Pacific leaping blenny

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Pacific leaping blenny
A leaping blenny jumping
Scientific classification edit
Kingdom: Animalia
Phylum: Chordata
Class: Actinopterygii
Order: Blenniiformes
Family: Blenniidae
Genus: Alticus
Species:
A. arnoldorum
Binomial name
Alticus arnoldorum
(Curtiss, 1938)[2]
Synonyms[3][4]
  • Blennius arnoldorum Curtiss, 1938

The Pacific leaping blenny (Alticus arnoldorum), also known as the leaping rockskipper,[5] is a species of combtooth blenny (family Blenniidae) in the genus Alticus. The blennies are oviparous, and form distinct pairs when mating.[6] Males can reach a maximum total length of 8 centimetres (3.15 inches).[2][7] These fish feed primarily on benthic algae,[8] which they consume by scraping off rocky surfaces.[9]

Distribution and habitat[edit]

The Pacific leaping blenny is a tropical blenny found in reefs in Samoa and the Marianas, Society, and Cook Islands, in the western and southern Pacific Ocean.[2] The blennies are noted for leaping from hole to hole in the limestone rocks they inhabit, when disturbed;[2] each of the common names for the species is derived from this. They are able to dwell on land for several hours at a time, and have been reported performing many activities, including foraging and mating while out of the water. However, they are only able to survive on land during midtide; if they remain out of water when the tide lowers enough that they cannot be kept moist, they dry out and suffocate.[10] In a study performed by Tonia Hsieh of Temple University, in Philadelphia, Pennsylvania, it was discovered that members of A. arnoldorum are able to thrive on land due to their ability to twist their tails axially at 90 degrees, to propel their bodies. Hsieh noted that the twisting of the tail was a behaviourism unique to A. arnoldorum and species in the genus Andamia; the two genera were subsequently considered terrestrial.[9]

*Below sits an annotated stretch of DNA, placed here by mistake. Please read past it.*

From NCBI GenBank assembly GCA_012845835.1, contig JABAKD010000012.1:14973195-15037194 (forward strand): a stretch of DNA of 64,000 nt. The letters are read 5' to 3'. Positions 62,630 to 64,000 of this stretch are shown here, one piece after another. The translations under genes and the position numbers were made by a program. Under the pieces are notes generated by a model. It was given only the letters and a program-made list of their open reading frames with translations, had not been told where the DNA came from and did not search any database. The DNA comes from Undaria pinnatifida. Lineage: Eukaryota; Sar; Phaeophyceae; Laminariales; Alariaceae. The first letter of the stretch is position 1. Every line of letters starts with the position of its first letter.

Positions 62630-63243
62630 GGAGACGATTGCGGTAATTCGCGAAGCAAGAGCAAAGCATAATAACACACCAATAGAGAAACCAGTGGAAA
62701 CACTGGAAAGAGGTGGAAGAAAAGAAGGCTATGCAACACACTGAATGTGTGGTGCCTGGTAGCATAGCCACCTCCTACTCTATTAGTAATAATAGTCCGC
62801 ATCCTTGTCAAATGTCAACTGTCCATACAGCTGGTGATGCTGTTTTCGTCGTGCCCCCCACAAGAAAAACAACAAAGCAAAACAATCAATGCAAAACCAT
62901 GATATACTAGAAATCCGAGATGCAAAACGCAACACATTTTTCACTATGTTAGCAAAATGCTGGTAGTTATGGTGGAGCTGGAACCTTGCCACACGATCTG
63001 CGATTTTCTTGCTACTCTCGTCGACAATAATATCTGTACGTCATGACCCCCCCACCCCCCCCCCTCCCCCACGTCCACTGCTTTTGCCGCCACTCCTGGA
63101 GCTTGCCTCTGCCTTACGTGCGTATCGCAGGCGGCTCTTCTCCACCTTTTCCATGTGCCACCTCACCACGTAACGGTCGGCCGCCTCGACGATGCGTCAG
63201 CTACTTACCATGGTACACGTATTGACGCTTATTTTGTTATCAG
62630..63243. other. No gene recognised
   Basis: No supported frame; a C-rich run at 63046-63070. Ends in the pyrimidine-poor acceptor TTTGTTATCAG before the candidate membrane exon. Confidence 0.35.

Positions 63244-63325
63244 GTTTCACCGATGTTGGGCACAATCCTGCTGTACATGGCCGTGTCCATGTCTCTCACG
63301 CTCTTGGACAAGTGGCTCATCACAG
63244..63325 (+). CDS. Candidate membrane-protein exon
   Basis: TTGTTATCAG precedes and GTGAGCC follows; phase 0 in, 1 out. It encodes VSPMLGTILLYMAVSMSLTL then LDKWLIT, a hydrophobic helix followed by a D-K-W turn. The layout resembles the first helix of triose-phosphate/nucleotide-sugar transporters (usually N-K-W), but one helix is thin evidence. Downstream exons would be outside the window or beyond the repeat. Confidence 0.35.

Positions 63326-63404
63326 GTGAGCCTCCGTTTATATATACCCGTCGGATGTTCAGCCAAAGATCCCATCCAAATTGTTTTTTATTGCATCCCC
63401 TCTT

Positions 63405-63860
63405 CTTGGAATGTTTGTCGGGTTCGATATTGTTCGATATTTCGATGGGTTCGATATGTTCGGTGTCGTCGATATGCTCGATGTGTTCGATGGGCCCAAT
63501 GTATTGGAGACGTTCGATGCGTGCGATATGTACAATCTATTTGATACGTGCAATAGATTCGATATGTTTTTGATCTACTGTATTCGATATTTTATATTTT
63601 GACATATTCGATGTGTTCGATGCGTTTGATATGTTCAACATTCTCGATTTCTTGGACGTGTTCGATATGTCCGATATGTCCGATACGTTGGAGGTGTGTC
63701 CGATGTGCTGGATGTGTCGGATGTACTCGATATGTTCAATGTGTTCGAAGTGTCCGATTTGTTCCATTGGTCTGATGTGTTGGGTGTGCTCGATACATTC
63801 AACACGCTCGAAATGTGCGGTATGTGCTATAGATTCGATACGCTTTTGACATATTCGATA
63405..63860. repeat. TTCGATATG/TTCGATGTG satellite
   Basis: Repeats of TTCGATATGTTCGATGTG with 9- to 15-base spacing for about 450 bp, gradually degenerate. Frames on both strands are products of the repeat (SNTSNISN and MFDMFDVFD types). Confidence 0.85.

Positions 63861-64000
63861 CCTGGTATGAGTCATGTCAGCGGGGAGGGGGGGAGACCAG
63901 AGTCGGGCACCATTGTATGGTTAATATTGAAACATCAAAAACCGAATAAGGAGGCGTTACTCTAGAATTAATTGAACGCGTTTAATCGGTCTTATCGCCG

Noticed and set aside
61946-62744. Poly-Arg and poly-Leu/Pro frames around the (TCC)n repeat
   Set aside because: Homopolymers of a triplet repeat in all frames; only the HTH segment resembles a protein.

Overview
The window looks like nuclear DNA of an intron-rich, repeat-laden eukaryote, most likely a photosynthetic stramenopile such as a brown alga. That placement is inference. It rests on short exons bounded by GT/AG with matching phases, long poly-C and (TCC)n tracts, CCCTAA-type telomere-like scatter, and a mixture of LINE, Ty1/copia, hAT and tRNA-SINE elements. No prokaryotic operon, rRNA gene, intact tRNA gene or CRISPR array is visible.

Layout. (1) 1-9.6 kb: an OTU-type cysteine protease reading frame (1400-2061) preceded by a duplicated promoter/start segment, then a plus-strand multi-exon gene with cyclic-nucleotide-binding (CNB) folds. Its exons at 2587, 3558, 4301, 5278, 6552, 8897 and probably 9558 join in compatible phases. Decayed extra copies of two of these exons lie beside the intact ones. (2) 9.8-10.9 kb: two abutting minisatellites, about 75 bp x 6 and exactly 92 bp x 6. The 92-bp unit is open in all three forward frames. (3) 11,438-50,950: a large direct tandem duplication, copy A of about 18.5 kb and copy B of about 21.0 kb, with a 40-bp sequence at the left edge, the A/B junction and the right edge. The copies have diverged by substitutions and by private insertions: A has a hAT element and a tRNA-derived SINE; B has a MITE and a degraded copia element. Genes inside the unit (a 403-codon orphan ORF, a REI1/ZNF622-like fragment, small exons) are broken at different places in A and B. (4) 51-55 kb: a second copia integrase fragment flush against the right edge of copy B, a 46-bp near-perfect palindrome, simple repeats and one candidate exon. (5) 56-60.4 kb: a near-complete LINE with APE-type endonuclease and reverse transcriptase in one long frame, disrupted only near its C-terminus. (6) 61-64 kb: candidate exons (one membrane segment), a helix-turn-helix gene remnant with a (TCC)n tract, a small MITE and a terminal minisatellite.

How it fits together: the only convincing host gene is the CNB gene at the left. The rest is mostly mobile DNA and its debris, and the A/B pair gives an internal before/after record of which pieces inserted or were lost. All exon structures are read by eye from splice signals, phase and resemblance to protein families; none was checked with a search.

Name[edit]

The identity of the person commemorated in the specific name of this blenny is unclear, the author, Curtiss is known to have read The Sea-Beach at Ebb-Tide: A Guide to the Study of the Seaweeds and the Lower Animal Life Found Between Tidemarks by Augusta Foote Arnold (1844-1903) and gave several taxa a similar epithet.[11]

References[edit]

  1. ^ Williams, J.T. (2014). "Alticus arnoldorum". The IUCN Red List of Threatened Species. 2014: e.T48321090A48364734. Retrieved 24 February 2019.
  2. ^ a b c d Alticus arnoldorum at www.fishbase.org.
  3. ^ Synonyms of Alticus arnoldorum at www.fishbase.org.
  4. ^ Curtiss, A., 1938 [ref. 18057] A short zoology of Tahiti in the Society islands. Guide Printing Company, Inc., Brooklyn, New York. i-xvi + 1-193.
  5. ^ Common names for Alticus arnoldorum at www.fishbase.org.
  6. ^ Reproduction of Alticus arnoldorum at www.fishbase.org.
  7. ^ Alticus arnoldorum at www.fishwise.co.za.
  8. ^ Food items reported for Alticus arnoldorum at www.fishbase.org.
  9. ^ a b "Pacific leaping blenny now considered a terrestrial species" Archived 2013-12-24 at the Wayback Machine www.practicalfishkeeping.co.uk
  10. ^ Pictures: "Walking" Fish a Model of Evolution in Action. Christine Dell'Amore, September 1st, 2011. National Geographic News.
  11. ^ Christopher Scharpf; Kenneth J. Lazara (26 October 2018). "Order BLENNIIFORMES: Family BLENNIIDAE". The ETYFish Project Fish Name Etymology Database. Christopher Scharpf and Kenneth J. Lazara. Retrieved 24 February 2019.

External links[edit]